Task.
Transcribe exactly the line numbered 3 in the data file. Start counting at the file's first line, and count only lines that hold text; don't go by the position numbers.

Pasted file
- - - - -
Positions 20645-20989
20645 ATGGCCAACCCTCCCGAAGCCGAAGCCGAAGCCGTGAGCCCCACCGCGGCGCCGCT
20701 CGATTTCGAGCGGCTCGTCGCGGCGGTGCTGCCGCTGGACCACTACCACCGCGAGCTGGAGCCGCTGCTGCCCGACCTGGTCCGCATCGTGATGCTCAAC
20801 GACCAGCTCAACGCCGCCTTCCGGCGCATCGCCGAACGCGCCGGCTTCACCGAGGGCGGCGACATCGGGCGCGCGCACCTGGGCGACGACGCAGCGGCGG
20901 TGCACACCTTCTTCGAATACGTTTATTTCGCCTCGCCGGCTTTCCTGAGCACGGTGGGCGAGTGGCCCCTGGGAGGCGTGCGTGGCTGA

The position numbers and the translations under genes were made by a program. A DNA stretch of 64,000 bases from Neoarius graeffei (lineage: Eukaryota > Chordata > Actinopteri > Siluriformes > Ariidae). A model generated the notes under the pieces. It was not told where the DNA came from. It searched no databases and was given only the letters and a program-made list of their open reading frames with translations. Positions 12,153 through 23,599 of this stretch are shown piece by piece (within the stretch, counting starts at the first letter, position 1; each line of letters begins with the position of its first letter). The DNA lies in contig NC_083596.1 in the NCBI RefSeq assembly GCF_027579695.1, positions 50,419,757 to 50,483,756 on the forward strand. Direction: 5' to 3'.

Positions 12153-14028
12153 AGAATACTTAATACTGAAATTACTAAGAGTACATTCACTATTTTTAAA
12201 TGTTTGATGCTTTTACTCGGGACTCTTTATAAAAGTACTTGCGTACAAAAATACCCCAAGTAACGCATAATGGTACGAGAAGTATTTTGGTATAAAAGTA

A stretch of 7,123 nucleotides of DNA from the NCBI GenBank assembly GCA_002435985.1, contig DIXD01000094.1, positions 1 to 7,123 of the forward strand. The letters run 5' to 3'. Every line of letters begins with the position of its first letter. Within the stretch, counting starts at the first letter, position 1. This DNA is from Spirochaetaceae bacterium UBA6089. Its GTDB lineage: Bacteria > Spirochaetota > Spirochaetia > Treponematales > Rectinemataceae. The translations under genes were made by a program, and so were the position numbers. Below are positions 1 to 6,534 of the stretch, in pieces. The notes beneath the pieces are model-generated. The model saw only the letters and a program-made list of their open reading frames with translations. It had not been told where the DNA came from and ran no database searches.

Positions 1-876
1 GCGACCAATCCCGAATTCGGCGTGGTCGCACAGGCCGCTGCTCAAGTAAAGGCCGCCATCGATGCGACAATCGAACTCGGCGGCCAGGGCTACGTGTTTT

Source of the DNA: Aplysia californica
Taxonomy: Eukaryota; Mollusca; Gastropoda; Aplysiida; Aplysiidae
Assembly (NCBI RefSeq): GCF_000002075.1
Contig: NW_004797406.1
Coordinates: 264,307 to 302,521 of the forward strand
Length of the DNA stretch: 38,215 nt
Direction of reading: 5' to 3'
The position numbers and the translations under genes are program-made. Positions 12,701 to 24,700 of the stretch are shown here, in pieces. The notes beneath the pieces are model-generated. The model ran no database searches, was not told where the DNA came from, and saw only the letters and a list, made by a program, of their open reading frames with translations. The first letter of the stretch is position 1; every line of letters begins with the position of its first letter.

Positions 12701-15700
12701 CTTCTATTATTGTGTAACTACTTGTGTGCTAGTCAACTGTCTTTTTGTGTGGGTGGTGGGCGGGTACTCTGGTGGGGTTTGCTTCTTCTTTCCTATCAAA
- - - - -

20701 CGATTTCGAGCGGCTCGTCGCGGCGGTGCTGCCGCTGGACCACTACCACCGCGAGCTGGAGCCGCTGCTGCCCGACCTGGTCCGCATCGTGATGCTCAAC